Ask Amy: Elder mom should yield, and stop driving
Both the AARP (AARP.org) and AAA (seniordriving.AAA.com) offer safe driving courses for older drivers, both in-person and online.
On the AAA site I reviewed the online “self-assessment,” which your mother should take a look at.
AAA also has a state-by-state listing of driver’s license renewal laws; if your mother is changing states, she should check the regulations regarding renewing her license.
For senior drivers, most states seem to require in-person (not online or mail) renewal, with a vision test.
Please understand how challenging it is to surrender driving privileges.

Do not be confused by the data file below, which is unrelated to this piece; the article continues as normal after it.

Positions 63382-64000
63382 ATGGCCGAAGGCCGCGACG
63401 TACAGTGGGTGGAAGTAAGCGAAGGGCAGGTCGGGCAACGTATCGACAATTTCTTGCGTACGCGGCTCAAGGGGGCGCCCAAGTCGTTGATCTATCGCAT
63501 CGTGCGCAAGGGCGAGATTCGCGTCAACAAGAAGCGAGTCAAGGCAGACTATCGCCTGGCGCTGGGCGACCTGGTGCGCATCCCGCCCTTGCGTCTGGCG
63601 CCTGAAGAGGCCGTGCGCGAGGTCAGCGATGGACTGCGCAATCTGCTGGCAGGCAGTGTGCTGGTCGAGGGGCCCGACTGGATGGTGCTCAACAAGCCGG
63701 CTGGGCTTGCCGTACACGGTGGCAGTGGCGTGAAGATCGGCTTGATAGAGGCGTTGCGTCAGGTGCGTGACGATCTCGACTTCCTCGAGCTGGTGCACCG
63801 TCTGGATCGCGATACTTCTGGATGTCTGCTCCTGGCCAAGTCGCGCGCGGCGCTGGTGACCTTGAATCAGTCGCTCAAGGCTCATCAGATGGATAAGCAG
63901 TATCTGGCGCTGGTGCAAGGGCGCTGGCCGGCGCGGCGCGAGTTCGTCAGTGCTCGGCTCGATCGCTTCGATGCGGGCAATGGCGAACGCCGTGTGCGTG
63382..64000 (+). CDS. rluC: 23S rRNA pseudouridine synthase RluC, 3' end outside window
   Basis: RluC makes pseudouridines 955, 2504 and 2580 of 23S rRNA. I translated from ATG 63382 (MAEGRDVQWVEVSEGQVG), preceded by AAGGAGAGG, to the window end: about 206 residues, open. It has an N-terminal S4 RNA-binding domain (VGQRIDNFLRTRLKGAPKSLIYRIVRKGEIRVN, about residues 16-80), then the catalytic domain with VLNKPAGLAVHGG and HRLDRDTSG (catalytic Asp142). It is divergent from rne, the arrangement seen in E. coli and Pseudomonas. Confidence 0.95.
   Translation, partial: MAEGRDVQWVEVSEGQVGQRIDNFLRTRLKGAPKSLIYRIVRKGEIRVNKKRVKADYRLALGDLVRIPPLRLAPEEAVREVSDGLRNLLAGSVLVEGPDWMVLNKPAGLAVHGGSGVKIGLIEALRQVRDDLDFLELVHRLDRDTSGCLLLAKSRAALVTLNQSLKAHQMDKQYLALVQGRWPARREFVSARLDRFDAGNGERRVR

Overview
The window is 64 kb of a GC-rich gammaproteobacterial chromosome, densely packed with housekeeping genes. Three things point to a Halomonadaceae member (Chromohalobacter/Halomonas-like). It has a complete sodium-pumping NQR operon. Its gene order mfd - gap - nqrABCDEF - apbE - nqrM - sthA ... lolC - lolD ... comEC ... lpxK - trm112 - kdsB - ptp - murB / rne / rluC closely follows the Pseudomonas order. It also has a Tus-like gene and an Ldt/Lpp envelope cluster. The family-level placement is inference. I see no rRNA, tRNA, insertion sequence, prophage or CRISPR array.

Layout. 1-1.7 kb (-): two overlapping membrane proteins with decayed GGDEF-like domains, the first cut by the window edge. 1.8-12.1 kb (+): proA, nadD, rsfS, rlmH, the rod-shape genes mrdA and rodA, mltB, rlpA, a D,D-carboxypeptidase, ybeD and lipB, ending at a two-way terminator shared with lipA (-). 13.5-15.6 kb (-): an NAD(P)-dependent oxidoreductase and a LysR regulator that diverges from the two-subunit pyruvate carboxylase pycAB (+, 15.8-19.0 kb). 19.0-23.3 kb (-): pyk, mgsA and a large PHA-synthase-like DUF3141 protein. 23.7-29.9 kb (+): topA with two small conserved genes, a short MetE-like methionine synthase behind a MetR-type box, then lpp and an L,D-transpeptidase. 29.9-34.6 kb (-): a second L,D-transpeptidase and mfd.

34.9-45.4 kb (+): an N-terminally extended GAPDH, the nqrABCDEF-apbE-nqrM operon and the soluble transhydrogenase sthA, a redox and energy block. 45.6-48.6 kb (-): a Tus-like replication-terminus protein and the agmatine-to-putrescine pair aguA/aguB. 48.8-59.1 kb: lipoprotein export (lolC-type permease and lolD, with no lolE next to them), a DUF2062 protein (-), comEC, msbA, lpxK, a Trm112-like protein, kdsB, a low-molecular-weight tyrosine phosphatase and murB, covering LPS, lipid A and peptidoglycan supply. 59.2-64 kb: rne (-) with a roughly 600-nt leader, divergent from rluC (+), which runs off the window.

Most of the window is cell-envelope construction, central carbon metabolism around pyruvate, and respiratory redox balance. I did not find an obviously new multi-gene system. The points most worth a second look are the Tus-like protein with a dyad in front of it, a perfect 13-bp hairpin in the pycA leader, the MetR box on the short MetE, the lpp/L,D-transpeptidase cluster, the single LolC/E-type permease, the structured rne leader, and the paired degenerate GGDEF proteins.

Let your mother know that you realize this is very hard. Assure her that you will find and/or provide reliable transportation for her.
I have heard from many people over the years who — when all else fails — essentially disable the car.
Also, work with your mother on ways to increase her computer visibility. There are online (and keyboard) “fixes” for vision-impaired people.
Dear Amy: My sister-in-law, “Julie,” has intentionally lied in order to receive Medicaid to pay for her pregnancy.
She has a work-from-home job making a mid-level salary, and her live-in boyfriend also works full time and contributes to the household.
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